Site speed improves both user experience and SEO.
Let’s be honest: Web users are all about instant gratification. So if your website takes too long to load (we’re talking more than 1–3 seconds, max), you risk a high bounce rate and missed opportunities to connect with your ideal clients.
Plus, page speed—which is how fast each individual web page loads—is one of Google’s top ranking factors! The overall speed of your site directly affects how well you rank on search engines. So not only is site speed important for the user experience, it’s also critical for SEO.
And if that’s not enough to convince ya, according to Neil Patel, 40% of people will bounce off your site if it takes more than 3 seconds to load. Yeah, your site speed can make or break a potential sale. It’s that important.
So how do you ensure your website is super speedy on desktop and mobile? Follow these 5 best practices to ramp up your site’s load times—no matter what website builder you use or how “tech savvy” you are.
→ Want to check your website’s speed? Try Google PageSpeed Insights or Pingdom.
5 Simple Ways To Increase Your Website’s Speed—whether it's Showit, Squarespace, Wix, or what have you:
1. Compress Your Images
Huge images are usually the worst offender when it comes to slowing down your site—so please compress your images before uploading them! By “compress your images” I mean reduce the file size (e.g. take it down from MB to KB) and make the actual image dimensions smaller. Your website images should be no larger than 1500–2500px on the largest side. But this is plenty large for most screens and the quality of your images will still be high.
Use a program like PhotoShop or a website like tinyjpg.com or jpegmini.com to reduce the size of your jpg and png files without sacrificing quality.
Also pay attention to your image file types. According to Google PageSpeed Insights, "Image formats like JPEG 2000, JPEG XR, and WebP often provide better compression than PNG or JPEG, which means faster downloads and less data consumption."
Once your images are a smaller file size, your site speed should ramp up—a key ranking factor and great way to improve the user experience. For a more in-depth breakdown, check out my step-by-step guide on How To Optimize Your Website Images.
2. Minimize Redirects and Broken Links
A redirect is when you automatically configure an old URL (that’s been moved or deleted) to point to a new URL. While they’re great for letting your users (and Google) know about a page’s most up-to-date location, they tend to be slow-loading because of the digital “hoops” they need to jump through to get to the right page. It’s like driving on the freeway vs. city streets. You get to your destination a lot faster when there are no stop lights, amiright? Luckily, redirects on your website are easy to find.
Do a manual audit of your own website on a regular basis and click all the links to A) make sure they work, and B) check for redirects. Delete any redirects you no longer need—and definitely get rid of any broken links. This helps your rankings, too, since clean links are easier for search engines to crawl.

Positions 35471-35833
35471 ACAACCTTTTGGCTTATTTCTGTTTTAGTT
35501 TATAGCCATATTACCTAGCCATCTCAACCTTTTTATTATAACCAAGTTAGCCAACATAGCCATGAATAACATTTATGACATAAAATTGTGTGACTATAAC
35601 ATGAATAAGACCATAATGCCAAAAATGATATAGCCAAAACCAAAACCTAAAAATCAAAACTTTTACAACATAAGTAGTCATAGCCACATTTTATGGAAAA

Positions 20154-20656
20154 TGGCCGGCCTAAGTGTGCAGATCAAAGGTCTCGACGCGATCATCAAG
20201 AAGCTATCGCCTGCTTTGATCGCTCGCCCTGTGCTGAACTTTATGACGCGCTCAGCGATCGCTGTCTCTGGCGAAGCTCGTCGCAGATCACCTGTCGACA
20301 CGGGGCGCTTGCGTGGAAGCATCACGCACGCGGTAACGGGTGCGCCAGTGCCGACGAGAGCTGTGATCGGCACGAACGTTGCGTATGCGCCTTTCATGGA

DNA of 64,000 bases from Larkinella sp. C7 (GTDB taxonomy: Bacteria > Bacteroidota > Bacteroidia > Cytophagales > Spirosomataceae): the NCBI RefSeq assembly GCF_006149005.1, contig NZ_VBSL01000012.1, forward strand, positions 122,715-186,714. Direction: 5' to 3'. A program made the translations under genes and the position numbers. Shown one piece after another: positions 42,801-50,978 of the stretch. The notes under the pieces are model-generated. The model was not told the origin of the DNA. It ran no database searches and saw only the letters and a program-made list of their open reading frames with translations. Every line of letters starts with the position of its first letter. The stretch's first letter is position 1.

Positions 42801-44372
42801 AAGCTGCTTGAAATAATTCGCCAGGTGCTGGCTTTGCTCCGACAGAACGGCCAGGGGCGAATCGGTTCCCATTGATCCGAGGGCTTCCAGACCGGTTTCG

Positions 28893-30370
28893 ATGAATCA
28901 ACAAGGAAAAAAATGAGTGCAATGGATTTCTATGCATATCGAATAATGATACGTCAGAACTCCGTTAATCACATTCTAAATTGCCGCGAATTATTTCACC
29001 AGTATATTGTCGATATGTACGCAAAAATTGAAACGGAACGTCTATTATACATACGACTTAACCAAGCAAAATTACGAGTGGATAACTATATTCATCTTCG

If your website has a ton of pages, a tool like Google PageSpeed Insights will identify redirects and broken links, as will the Redirection plugin for WordPress.
3. Limit Ads, Plug-ins, and other Bells and Whistles
I get it. Monetizing your high-traffic website through display ads seems like an easy way to earn passive income. However, it shouldn’t come at the expense of your user experience! Don’t let too many ads be the reason your website is sluggish.
If your website isn’t as snappy as you’d like it to be, reduce the number of videos or other animations on your site. Deactivate the plugins you aren’t actually using. And in general, make sure all of your website’s “extras” are worth the cost of your website’s speed. Otherwise, it’s time to delete any excess website weight.
4. Compress Your Videos
Video is everywhere these days; but similar to photos, you want to make sure any videos you’ve embedded into your website have been compressed. An easy workaround for this is connecting them through YouTube or Vimeo instead of directly uploading them to your website!
Though if you do want to host them directly on your website (e.g. a background video), use a data compression tool like HandBrake to reduce the video file size—making it load faster without sacrificing image quality. In Showit, your video clips need to be under 8MB.
Another tip is NOT to have your website videos play automatically. This is crucial for user experience (no one wants your video's music blaring by surprise), but it also takes more bandwidth to auto-play.
5. Optimize your Mobile Experience
Google prioritizes mobile first—and with more people browsing on mobile than desktops these days, you need to adopt the "mobile first" mentality as well. Don’t just focus on your desktop experience! Keep your mobile site as simple and static as possible. In a website builder like Showit, you’re able to customize your mobile site separate from desktop—so consider using fewer images, videos, transitions, and animations to make the mobile experience even more streamlined and snappy.
Use Google's Mobile-Friendly Test to check your own site, and refer to my article "8 Ways To Make Your Website More Mobile Friendly" to improve upon your mobile experience.
There are other fancy web developer things to be done—such as caching, AMP, and minifying—but the 5 things above are easy enough for even the most novice of website owners to tackle. So definitely start here to ramp up your site speed. Because when it comes to your website, I’m not exaggerating when I say every millisecond counts!